Arsene Wenger has conceded that Leicester City’s style of play has given him “food for thought” going into the summer break.
At his pre-Manchester City press conference today (Friday), Arsene was asked about the scale of Leicester’s achievement in winning the Premier League, little more than a year after avoiding relegation by the skin of their collective teeth.
He said: “If you look at their results, they lost only three games and that’s remarkable looking at the number of competitors you have and the quality of competitors you have.
“And as well it’s done in an unusual way and that gives us food for thought because they had low possession – that’s very unusual. Their time in possession was not so high, the accuracy was not the best but they were strong at what they did and they defended very well, they were very clinical on counter attacks and had a fantastic spirit. They were very efficient defensively.
“You have to say it was unexpected. Will it last? Is that the trend in the coming season? I don’t know.”
Leicester’s efficiency under Claudio Ranieri has become the stuff of legend and the statistics make for eye-watering, crotch-tingling reading.
The Foxes required the fewest passes per goal in the league by a country mile this season, with just 196.7 on average, far more efficient than the next best, the trolls of West Ham, who required an average of about 231.
Leicester’s passing accuracy in winning the title was 70 per cent, and their average possession per match a paltry 42.4 per cent – far less than any title winning team of the last five years.
Last season’s title winning Chelsea side by comparison, managed 83.2 per cent passing accuracy and an average possession of 55.8 per cent and that from a team managed by the footballing anti-Christ.
Leciester’s work rate, too, in terms of distance covered as a team and time spent running and tracking and defending has been absolutely phenomenal.
When Arsene talks of “food for thought” it is difficult to believe that he would abandon everything he believes in order to adopt the Leicester City model. Conceding possession, playing 4-4-2, getting the ball forward quickly and over the top, it is the antithesis of everything Arsene believes – and that’s fine.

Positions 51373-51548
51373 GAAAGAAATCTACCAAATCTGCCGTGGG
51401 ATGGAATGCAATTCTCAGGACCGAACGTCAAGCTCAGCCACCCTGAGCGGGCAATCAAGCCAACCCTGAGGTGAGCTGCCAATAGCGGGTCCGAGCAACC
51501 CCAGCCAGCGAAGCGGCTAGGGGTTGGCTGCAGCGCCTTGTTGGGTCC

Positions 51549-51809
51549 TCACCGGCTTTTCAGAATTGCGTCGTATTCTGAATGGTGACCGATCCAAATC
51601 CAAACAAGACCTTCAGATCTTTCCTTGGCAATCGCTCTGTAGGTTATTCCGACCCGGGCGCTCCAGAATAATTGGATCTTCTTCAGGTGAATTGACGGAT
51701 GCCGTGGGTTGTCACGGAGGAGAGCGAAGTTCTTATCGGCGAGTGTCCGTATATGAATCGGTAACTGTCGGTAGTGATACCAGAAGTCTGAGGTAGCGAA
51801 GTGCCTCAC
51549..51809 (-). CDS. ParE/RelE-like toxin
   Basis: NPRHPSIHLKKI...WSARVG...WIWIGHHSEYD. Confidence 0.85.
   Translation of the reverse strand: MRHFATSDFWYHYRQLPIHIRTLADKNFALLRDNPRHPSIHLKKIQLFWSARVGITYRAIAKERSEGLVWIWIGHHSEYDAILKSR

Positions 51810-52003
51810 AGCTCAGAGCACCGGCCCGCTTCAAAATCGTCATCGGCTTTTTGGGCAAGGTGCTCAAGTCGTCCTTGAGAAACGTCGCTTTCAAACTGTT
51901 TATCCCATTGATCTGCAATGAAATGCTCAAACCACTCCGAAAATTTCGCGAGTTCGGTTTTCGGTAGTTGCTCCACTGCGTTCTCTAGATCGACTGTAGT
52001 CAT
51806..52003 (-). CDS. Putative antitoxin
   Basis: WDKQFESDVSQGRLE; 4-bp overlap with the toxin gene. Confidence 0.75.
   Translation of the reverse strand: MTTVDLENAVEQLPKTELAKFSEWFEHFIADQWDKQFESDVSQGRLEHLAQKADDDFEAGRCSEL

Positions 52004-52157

But it is important in football that you constantly adapt and the way Leicester have played this year, mirroring the style of Atletico Madrid – a team that has also continued to defy expectation – is a sign of things to come.
I expect to see more of the same from Leicester next season and I expect many more teams will attempt to ape their style of play. Sure, we beat Leciester both home and away this season, but, for the most part, defensively hard-working, fast attacking teams are those which we have struggled against the most.
I don’t think it would hurt for Arsene to sit down with his team and have a look at just how the Foxes have been so successful this year, cherry-picking elements which would improve our efficiency in defence, and rid us of those awful sucker-punch goals that have hurt us so often.
Arsene may be famously stubborn but he is shrewd and not blind to the game and how it evolves. I hope that he will swallow a little pride in the summer and put some serious thought to how he can improve the squad in terms of personnel, and in terms of the way we play.
Everybody enjoys our football. When we’re fit and firing, we’re among the best in Europe, but it just hasn’t happened enough in 2016 and that needs addressing, lest we get left behind.
At his weekly news conference, Arsene told assembled media that Alex Oxlade-Chamberlain would be unavailable for “six to eight weeks” after picking up a knee injury, thereby ruling him out of this summer’s European Championships.
In truth, I don’t think Alex was at the forefront of Roy Hodgon’s plans for the tournament, and I doubt also whether he would have made the final squad anyway.
It has been a decidedly indifferent season for the former Southampton man, one in which he has largely stood still, failing to stake a real claim on a place in the Arsenal first team squad.
With luck, Alex will use this setback as a way of motivating himself to get fit and get firing again in pre-season. As I’ve written in previous blogs, 2016/17 is going to be a make-or-break year for the 22-year-old.
He needs to show that he has improved and developed, especially in light of the rapid emergence of Alex Iwobi, who has already usurped him in the pecking order.
Should he fail to progress, it makes the possibility of moving him on a very real one next summer.
Arsene added: “It’s very sad because he was quite physically ready and sharp in training.”